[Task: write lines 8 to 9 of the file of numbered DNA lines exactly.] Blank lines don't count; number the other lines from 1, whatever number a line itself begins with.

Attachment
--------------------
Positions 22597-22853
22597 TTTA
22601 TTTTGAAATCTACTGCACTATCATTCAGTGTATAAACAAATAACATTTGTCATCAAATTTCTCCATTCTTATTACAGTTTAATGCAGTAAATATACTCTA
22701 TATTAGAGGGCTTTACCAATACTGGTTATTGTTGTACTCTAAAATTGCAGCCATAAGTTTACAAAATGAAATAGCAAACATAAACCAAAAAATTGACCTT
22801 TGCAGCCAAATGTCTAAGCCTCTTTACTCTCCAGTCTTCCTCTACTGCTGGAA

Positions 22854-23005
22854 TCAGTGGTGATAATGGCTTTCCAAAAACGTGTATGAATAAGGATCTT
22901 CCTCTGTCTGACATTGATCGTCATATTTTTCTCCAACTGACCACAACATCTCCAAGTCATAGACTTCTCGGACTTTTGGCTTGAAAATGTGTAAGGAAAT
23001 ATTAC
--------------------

22901 CCTCTGTCTGACATTGATCGTCATATTTTTCTCCAACTGACCACAACATCTCCAAGTCATAGACTTCTCGGACTTTTGGCTTGAAAATGTGTAAGGAAAT
23001 ATTAC